THURSDAY, Dec. 6, 2018 (HealthDay News) -- Common ragweed is expected to expand at the northern margins of its current distribution, according to a study recently published in PLOS ONE.
Michael J. Case, Ph.D., from Case Research LLC in Seattle, and Kristina A. Stinson, Ph.D., from the University of Massachusetts in Amherst, built a maximum entropy predictive model using climate and bioclimatic data and more than 700 observations across the eastern United States to better understand how climate change may affect the distribution of common ragweed.
The researchers found that the model performed well; using four uncorrelated variables (precipitation seasonality, mean diurnal temperature range, August precipitation, and January maximum temperature), the area under the receiver operating characteristic curve score was 0.765. Using a suite of 13 global climate models under two future greenhouse gas scenarios for midcentury and late century, potential future common ragweed distribution was projected. A substantial contraction of common ragweed was seen in central Florida, the southern Appalachian Mountains, and northeastern Virginia, while areas of potential expansion were seen at the northern margins of the current distribution, notably in the northeastern United States. Most of this increase is projected to occur by midcentury.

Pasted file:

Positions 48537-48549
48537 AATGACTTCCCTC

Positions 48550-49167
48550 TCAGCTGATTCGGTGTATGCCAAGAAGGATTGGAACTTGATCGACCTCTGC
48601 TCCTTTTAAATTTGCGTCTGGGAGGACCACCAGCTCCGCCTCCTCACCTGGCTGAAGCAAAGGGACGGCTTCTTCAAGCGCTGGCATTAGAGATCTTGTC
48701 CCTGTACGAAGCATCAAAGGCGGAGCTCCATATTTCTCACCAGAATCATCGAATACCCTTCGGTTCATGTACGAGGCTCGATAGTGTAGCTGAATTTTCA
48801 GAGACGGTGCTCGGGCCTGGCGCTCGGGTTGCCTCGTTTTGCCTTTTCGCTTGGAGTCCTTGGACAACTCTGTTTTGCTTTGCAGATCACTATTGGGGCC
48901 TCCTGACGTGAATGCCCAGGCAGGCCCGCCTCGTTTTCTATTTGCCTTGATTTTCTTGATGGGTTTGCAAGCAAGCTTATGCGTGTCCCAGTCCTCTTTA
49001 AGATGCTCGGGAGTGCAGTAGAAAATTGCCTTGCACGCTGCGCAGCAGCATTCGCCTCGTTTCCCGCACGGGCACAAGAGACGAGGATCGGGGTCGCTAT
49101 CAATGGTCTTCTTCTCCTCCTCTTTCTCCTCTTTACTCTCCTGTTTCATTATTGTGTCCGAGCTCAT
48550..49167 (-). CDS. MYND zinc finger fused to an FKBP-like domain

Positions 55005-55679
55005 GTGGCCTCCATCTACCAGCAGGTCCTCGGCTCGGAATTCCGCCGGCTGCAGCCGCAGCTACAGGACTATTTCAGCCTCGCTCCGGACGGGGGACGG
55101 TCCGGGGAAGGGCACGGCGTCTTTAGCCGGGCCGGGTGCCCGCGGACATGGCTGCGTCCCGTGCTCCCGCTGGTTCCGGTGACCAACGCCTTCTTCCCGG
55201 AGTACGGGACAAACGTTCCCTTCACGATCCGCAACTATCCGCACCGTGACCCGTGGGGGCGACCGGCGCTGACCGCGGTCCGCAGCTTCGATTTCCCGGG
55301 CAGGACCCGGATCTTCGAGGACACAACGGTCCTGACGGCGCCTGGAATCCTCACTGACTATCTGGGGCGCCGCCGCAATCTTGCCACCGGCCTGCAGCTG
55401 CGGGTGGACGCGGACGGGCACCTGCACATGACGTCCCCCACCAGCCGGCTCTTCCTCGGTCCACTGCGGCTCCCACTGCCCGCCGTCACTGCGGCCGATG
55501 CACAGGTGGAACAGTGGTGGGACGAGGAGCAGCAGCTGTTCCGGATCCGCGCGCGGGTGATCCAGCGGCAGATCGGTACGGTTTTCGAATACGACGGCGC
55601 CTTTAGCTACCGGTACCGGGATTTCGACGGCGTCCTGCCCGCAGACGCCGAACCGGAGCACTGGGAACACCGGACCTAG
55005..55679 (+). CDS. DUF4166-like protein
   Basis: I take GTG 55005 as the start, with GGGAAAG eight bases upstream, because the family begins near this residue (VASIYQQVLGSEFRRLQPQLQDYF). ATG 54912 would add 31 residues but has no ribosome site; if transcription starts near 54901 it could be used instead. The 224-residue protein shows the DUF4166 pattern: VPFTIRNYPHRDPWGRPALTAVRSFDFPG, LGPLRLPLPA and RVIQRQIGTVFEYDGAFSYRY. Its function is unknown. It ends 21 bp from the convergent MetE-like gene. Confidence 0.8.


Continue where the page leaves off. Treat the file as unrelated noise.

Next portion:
"We don't have a lot of models like this that tell us where individual species may go under different scenarios," Stinson said in a statement. "But ragweed happens to be quite abundant, which made this study feasible."